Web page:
Zerofootprint has announced the five winners of its international Re-Skinning Awards, which recognize retrofits in five building categories that result in extraordinary environmental performance. Entries were judged on the quality of re-skinning (changing the building envelope), overall energy efficiency, design aesthetics, return on investment, scalability, use of information technologies, and the social benefits of the retrofits. The awards will become an annual event, and Zerofootprint has also announced the ZEROprize, to be awarded to the first team to retrofit an older, high-rise, concrete building and achieve net-zero carbon, water, and energy use. The winners of the Re-Skinning Awards are:

Re skinning

This 20th century industrial building in San Francisco features a double skin that allows added windows to bring daylight into the building without disturbing the historically sensitive exterior.

• Small/Medium Commercial:Aidlin Darling Architects won in this category for its retrofit of an early 20th century industrial building in San Francisco. A new double-skin façade allows new windows to be hidden behind a perforated metal screen, maintaining the historic industrial look of the building while allowing daylight to the interior.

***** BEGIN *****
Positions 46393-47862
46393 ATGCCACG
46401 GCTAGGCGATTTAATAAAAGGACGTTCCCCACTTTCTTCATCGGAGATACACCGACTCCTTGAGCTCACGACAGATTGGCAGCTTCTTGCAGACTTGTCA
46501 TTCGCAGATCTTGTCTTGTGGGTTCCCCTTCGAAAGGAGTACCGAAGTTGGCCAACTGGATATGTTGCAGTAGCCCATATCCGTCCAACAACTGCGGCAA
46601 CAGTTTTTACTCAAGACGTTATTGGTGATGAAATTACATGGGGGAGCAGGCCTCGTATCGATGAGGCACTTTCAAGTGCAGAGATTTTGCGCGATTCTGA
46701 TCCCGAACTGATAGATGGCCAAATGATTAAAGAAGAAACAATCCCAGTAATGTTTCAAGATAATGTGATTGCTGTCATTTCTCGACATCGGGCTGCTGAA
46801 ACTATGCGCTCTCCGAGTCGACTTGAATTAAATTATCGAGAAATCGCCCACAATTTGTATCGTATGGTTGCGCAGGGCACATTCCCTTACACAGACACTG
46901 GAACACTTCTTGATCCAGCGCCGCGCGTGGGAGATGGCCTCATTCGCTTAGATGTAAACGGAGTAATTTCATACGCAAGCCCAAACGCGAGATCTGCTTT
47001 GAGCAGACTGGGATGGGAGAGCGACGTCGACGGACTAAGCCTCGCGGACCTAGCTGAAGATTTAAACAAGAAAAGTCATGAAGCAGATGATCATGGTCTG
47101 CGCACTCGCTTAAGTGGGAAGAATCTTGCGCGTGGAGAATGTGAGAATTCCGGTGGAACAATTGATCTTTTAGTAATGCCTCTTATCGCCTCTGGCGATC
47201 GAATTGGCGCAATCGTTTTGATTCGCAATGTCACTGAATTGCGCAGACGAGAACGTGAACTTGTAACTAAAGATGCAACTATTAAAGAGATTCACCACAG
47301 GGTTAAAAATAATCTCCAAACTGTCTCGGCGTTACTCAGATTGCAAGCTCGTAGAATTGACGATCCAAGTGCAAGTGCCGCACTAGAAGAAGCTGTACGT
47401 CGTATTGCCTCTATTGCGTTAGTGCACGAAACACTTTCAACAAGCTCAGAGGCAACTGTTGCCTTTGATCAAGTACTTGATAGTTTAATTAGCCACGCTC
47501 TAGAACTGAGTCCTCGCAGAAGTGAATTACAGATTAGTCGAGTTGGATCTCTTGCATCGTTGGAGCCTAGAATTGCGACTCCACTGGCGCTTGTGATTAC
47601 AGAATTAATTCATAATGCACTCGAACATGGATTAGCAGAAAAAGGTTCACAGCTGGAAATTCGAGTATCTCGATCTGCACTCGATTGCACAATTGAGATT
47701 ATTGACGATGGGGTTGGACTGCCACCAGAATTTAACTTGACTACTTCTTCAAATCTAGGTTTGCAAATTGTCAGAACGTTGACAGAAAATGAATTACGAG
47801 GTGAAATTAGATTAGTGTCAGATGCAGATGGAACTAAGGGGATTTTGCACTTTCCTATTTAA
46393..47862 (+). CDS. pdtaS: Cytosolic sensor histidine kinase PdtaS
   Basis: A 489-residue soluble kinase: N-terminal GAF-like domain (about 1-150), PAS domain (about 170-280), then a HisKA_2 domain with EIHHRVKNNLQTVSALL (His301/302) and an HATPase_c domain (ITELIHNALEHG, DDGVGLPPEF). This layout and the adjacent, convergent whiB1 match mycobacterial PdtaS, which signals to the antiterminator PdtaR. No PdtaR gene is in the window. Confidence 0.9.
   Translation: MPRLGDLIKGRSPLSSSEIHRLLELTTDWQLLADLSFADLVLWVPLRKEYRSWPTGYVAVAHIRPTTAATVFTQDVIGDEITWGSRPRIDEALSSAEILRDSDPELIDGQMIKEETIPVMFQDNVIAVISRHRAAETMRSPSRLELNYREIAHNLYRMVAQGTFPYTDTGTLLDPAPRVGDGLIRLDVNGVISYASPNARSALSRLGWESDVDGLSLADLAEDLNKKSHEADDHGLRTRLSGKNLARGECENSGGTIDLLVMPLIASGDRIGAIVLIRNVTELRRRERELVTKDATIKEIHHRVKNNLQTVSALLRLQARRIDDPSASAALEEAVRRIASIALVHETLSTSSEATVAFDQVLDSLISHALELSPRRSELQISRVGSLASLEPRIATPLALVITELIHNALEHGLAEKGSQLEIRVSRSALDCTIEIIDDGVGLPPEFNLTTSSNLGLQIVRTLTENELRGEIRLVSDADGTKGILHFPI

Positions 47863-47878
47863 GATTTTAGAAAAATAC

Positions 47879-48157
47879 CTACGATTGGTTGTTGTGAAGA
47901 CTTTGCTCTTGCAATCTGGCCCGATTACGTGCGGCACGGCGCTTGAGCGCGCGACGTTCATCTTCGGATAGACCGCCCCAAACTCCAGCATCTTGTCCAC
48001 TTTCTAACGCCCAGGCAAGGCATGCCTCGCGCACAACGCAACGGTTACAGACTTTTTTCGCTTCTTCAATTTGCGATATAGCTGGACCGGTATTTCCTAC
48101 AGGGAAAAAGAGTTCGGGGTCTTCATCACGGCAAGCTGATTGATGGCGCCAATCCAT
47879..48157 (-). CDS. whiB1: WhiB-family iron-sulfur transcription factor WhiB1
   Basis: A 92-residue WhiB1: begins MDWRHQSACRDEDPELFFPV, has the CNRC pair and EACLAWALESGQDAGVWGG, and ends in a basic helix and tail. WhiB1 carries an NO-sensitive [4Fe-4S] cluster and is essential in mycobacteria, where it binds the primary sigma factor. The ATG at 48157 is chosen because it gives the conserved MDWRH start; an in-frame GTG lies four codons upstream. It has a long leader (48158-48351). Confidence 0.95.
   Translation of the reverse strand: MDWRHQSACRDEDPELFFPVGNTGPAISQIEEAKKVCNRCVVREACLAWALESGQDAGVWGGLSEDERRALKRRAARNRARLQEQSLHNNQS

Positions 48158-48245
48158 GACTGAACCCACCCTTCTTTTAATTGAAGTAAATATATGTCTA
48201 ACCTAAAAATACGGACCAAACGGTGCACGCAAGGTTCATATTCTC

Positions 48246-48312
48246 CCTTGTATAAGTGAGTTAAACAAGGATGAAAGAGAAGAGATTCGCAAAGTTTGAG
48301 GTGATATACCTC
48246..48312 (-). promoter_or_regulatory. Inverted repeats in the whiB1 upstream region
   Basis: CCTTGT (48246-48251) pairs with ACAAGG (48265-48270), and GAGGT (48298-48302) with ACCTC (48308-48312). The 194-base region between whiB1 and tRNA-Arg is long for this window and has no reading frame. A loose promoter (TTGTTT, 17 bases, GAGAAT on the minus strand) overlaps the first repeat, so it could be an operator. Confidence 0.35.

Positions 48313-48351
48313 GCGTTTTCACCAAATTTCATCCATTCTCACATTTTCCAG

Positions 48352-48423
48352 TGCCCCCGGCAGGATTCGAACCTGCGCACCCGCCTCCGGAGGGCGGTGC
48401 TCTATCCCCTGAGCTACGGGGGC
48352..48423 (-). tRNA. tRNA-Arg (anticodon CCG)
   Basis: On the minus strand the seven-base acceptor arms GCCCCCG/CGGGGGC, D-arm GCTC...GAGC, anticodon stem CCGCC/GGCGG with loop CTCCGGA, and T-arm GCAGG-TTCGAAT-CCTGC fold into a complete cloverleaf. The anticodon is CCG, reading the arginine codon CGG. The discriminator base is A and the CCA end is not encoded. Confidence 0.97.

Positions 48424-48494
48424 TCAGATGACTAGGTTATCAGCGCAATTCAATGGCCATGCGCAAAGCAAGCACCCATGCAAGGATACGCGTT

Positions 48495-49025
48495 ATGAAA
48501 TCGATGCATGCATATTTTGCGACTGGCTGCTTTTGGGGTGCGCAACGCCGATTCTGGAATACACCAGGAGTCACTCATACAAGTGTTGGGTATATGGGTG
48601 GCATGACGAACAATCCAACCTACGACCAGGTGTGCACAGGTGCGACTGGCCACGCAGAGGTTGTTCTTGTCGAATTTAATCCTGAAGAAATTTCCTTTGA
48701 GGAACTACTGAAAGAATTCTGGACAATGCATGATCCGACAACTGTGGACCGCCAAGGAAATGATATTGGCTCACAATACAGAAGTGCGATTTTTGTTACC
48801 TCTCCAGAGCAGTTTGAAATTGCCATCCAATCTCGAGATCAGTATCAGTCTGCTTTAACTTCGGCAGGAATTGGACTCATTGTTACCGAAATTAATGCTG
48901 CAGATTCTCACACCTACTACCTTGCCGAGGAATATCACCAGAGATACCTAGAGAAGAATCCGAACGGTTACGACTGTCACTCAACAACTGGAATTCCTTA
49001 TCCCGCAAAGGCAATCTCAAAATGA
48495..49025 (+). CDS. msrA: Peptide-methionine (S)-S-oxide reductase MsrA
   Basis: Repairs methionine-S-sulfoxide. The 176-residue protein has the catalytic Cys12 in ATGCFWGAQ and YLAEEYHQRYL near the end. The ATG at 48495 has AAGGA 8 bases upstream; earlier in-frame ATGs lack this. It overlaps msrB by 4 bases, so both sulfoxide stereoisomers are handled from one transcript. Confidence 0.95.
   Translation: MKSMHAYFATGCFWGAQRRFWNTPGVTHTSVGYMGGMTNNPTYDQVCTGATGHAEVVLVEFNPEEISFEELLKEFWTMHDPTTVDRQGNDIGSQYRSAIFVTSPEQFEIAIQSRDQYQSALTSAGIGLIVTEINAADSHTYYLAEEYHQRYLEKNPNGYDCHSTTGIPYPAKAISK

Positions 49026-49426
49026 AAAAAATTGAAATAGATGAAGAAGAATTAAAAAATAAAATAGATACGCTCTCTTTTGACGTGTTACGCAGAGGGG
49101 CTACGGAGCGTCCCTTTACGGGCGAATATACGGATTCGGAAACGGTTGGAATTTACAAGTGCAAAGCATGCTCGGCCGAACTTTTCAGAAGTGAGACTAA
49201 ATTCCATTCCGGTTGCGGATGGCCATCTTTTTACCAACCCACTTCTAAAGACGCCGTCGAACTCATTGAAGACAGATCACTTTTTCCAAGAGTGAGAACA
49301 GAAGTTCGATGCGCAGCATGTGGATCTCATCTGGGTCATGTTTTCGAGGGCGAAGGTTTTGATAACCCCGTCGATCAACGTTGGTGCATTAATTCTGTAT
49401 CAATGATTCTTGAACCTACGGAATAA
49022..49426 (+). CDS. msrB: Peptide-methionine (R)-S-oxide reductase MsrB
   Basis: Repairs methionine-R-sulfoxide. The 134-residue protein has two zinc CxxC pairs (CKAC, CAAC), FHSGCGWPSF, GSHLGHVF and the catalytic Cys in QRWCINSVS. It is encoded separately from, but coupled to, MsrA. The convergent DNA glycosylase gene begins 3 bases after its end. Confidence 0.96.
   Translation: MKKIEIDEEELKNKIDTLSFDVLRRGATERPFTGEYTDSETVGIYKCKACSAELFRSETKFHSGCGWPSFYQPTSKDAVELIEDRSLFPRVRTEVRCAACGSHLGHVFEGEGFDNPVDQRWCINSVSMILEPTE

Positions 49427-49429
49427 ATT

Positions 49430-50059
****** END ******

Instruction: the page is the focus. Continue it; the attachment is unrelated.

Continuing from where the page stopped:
• Large Commercial:SparkasseVorderpfalz, a regional bank in Ludwigshafen, Germany, was refurbished over three years by a team led by Thiemo Ebbert and Rudolf Evers. The retrofit included improvement of the structural elements of the building and addition of secondary glazing, all without disturbing day-to-day operations in the bank. The building now uses 64% less energy than it did before the renovations.

Sparkasse Vorderpfalz

• Small Residential: the Now House in Toronto, Canada, designed by Work Worth Doing Studio and Lorraine Gauthier, is a demonstration of a process for upgrading existing homes to net-zero-energy performance.

Now House

• Large Residential:DahmArchitekten and GESOBAU AG retrofitted 538 of 15,000 residential units built in Berlin in the 1960s. A combination of building envelope upgrades, heating and hot water system conversions, and tenant education led to 70% energy savings. The remaining units will be renovated by 2015.